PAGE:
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Of all those societies I know of none, whose works are worth being known out of the precincts of the city in which they were written, except the Cicalata Academia-or, as we might express it, the tickling society-of Florence. I have just now before me a manuscript oration, spoken by the late Tomaso Crudeli at that society, which will at once serve to give a better picture of the manner in which men of wit amuse themselves in that country, than any thing I could say upon the occasion. The oration is this:
"The younger the nymph, my dear companions, the more happy the lover. From fourteen to seventeen, you are sure of finding love for love; from seventeen to twenty-one, there is always a mixture of interest and affection. But when that period is past, no longer expect to receive, but to buy: no longer expect a nymph who gives, but who sells her favours. At this age, every glance is taught its duty; not a look, not a sigh, without design; the lady, like a skilful warrior, aims at the heart of another, while she shields her own from danger.
"On the contrary, at fifteen you may expect nothing but simplicity, innocence, and nature. The passions are then sincere; the soul seems seated in the lips; the dear object feels present happiness, without being anxious for the future; her eyes brighten if her lover approaches; her smiles are borrowed from the Graces, and her very mistakes seem to complete her desires.
"Lucretia was just sixteen. The rose and lily took possession of her face, and her bosom, by its hue and its coldness, seemed covered with snow. So much beauty, and so much virtue seldom want admirers. Orlandino, a youth of sense and merit, was among the number. He had long languished for an opportunity of declaring his passion, when Cupid, as if willing to indulge his happiness, brought the charming young couple by a mere accident, to an arbour,
where every prying eye but love was absent. Orlandino talked of the sincerity of his passion, and mixed flattery with his addresses; but it was all in vain. The nymph was pre-engaged, and had long devoted to heaven those charms for which he sued. My dear Orlandino,' said she, 'you know I have long been dedicated to St. Catharine, and to her belongs all that lies below my girdle; all that is above, you may freely possess, but farther I cannot, must not comply. The vow is passed; I wish it were undone, but now it is impossible.' You may conceive, my companions, the embarrassment our young lovers felt upon this occasion. They kneeled to St. Catharine, and though both despaired, both implored her assistance. Their tutelar saint was entreated to shew some expedient, by which both might continue to love, and yet both be happy. Their petition was sincere. St Catharine was touched with compassion; for lo, a miracle! Lucretia's girdle unloosed, as if without hands; and though before bound round her middle, fell spontaneously down to her feet, and gave Orlandino the possession of all those beauties which lay above it."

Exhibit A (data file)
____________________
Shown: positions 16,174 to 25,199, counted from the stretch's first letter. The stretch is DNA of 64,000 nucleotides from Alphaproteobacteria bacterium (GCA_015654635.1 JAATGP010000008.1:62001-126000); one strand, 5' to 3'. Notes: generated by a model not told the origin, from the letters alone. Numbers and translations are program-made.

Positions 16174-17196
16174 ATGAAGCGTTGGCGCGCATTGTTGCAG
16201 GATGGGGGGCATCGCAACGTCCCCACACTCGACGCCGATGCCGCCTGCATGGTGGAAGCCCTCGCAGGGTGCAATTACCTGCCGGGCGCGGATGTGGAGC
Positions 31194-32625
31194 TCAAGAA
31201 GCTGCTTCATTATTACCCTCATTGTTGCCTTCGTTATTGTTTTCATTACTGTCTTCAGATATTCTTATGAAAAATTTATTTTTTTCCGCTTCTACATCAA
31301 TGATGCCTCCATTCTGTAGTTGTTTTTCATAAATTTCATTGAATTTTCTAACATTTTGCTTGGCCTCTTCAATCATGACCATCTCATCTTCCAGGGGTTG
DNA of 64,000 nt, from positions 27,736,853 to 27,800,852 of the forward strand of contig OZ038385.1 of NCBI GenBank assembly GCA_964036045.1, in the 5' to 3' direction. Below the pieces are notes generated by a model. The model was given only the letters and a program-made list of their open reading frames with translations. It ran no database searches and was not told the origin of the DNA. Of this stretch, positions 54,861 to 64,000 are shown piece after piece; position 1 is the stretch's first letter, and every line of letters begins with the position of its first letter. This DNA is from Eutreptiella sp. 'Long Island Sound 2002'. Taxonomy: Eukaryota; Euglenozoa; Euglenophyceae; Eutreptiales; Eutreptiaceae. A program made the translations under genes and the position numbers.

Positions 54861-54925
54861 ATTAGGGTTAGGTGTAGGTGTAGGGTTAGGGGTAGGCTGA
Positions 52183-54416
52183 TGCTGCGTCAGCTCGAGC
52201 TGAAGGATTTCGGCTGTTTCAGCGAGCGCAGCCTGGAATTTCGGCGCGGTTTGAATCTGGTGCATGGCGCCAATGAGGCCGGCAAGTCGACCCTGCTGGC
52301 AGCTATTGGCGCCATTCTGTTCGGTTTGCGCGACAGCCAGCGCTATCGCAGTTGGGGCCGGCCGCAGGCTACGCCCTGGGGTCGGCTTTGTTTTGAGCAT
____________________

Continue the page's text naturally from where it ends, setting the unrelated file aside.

No. VII.-SATURDAY, NOVEMBER 17, 1759.
OF ELOQUENCE-AND THE PULPIT.
Of all kinds of success, that of an orator is the most pleasing. Upon other occasions, the applause we deserve is conferred in our absence, and we are insensible of the pleasure we have given; but in eloquence, the victory and the triumph are inseparable. We read our own glory in the face of every spectator; the audience is moved, the antagonist is defeated, and the whole circle bursts into unsolicited applause.
The rewards which attend excellence in this way are so pleasing, that numbers have written professed treatises to teach us the art; schools have been established with no other intent; rhetoric has taken place among the institutions, and pedants have ranged under proper heads, and distinguished with long learned names, some of the strokes of nature, or of passion, which orators have used. I say only some, for a folio volume could not contain all the figures, which have been used by the truly eloquent, and scarcely a good speaker or writer but makes use of some that are peculiar or new.
Eloquence has preceded the rules of rhetoric, as languages have been formed before grammar. Nature renders men eloquent in great interests, or great passions. He that is sensibly touched, sees things with a very different eye from the rest of mankind. All nature to him becomes an object of comparison and metaphor, without attending to it; he throws life into all, and inspires his audience with a part of his own enthusiasm.